Sunday, April 20, 2014



  • Published : 18.04.2014 23:53:49
Climate change and drought in the Middle East
Tuğba Evrim Maden 

Reports about climate change were published after a series of meetings in preparation for a climate summit to be held in New York on Sept. 23, 2014. In the first report published in September 2013, wide coverage was given to the role of humans in climate change.

The second report published in March, emphasized that conflict and immigration due to issues of food production may increase as a result of global warming and extreme weather conditions. The third report, which included outcomes of meetings held on April 13, 2014 in Berlin, argued that food prices will increase by 58 percent across the world by 2050. The report also explained that global emissions resulting from fossil fuels reached their maximum levels between 2000 and 2010 in comparison to previous decades. If these emissions don't decrease by 40-70 percent, global warming will not cease. The need for energy, which increases with intense use of coal, and a growing global population are the main reasons for the increase in carbon emissions. However, tripling the use of clean energy will negate the destructive effects of climate change.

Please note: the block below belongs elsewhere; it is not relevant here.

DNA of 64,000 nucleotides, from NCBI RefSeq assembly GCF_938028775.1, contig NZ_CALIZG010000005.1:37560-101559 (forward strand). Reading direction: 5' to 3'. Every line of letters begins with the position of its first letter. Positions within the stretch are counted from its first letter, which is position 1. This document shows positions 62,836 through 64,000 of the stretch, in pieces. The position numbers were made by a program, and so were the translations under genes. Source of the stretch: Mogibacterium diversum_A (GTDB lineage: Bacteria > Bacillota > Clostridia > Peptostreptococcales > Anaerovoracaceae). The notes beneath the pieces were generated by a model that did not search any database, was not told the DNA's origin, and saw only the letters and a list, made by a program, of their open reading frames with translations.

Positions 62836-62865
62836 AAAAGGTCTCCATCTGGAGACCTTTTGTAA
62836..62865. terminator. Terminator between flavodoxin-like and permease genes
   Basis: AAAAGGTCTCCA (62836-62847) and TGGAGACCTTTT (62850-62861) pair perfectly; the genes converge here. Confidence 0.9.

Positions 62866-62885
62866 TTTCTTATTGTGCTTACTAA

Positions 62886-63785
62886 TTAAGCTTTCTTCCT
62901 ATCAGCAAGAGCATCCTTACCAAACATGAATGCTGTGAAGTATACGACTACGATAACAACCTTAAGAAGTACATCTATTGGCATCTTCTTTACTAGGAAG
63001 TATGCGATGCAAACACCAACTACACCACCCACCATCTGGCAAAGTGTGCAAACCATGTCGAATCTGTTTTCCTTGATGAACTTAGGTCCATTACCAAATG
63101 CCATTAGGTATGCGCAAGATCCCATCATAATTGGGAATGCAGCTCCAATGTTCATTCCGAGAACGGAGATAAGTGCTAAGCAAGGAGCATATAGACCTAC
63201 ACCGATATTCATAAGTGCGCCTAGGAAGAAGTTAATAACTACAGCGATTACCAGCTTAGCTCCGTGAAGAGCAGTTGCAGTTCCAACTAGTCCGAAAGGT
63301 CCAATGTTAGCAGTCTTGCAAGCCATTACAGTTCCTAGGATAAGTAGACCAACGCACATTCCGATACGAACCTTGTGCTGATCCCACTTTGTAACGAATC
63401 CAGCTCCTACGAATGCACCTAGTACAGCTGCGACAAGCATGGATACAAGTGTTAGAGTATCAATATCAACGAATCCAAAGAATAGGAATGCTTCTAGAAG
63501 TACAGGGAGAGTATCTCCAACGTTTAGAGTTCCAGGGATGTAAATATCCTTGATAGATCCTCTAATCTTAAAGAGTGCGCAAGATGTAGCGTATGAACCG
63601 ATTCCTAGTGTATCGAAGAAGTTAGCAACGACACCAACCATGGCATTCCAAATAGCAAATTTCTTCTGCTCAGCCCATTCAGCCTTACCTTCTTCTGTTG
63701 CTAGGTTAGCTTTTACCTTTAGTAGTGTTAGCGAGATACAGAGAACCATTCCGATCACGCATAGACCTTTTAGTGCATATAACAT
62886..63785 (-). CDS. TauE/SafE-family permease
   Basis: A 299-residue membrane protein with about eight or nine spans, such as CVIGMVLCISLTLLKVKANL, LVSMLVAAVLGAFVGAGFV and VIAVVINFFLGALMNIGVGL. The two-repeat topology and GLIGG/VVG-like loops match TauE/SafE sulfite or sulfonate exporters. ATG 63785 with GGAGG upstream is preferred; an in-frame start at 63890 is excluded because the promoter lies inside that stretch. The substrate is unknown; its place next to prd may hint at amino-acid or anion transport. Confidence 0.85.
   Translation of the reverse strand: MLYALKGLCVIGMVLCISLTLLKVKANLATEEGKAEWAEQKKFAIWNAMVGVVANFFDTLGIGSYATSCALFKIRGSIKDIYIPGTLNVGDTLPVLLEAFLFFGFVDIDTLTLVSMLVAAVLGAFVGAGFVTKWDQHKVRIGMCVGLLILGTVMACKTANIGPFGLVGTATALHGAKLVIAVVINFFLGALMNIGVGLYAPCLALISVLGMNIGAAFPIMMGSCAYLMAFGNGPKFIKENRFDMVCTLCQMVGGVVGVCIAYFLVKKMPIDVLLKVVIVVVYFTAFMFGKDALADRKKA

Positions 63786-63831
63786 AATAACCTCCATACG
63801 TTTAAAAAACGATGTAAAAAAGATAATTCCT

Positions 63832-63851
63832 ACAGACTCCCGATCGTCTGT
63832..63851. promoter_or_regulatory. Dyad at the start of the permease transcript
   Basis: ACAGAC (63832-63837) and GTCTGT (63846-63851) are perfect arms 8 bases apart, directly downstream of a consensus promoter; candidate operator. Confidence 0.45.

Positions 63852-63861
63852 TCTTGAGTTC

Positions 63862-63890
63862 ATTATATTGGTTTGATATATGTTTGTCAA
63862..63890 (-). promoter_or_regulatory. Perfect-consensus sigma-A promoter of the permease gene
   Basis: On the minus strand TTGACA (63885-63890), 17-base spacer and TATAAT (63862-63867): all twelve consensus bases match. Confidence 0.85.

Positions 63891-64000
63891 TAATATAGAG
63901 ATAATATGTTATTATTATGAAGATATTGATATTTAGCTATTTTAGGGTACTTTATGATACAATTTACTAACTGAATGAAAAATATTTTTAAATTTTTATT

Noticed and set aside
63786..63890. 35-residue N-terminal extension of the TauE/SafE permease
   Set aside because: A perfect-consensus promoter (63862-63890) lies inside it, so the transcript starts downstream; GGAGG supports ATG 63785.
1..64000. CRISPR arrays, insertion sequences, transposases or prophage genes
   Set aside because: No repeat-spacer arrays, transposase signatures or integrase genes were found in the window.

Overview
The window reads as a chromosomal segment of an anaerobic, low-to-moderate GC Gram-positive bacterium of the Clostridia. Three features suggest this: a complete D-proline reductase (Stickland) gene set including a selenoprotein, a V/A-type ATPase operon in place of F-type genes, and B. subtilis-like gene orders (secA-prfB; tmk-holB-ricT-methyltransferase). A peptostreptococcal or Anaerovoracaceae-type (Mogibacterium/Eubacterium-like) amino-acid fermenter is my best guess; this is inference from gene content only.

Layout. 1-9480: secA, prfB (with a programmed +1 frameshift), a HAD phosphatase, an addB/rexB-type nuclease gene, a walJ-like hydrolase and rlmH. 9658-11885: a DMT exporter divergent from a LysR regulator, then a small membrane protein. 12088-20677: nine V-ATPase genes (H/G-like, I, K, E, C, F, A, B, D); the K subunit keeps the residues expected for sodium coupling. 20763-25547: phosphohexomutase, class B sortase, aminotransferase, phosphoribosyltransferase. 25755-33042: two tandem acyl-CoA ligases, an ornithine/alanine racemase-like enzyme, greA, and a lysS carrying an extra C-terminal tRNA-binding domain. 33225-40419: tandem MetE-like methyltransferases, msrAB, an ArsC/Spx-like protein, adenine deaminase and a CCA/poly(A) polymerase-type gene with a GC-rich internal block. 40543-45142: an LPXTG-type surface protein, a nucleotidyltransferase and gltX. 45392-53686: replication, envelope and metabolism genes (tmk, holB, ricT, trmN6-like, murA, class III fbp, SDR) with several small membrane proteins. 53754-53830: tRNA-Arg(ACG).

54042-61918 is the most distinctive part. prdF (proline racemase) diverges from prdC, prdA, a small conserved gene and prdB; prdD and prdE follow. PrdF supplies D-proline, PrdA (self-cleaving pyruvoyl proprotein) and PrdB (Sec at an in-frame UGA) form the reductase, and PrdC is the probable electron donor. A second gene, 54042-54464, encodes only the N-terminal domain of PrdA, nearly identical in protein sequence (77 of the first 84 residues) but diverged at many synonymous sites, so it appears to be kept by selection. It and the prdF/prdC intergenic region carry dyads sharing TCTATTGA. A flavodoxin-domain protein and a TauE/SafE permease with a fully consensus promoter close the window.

Today, fossil fuels are used to produce 80 percent of our energy. In order to minimize the effects of climate change, this figure should be decreased to 30 percent. The report also suggests that more effort should be placed on utilizing renewable energy sources such as wind and solar power. However, these renewable energy sources require vast annual investments, which may not be financially sustainable.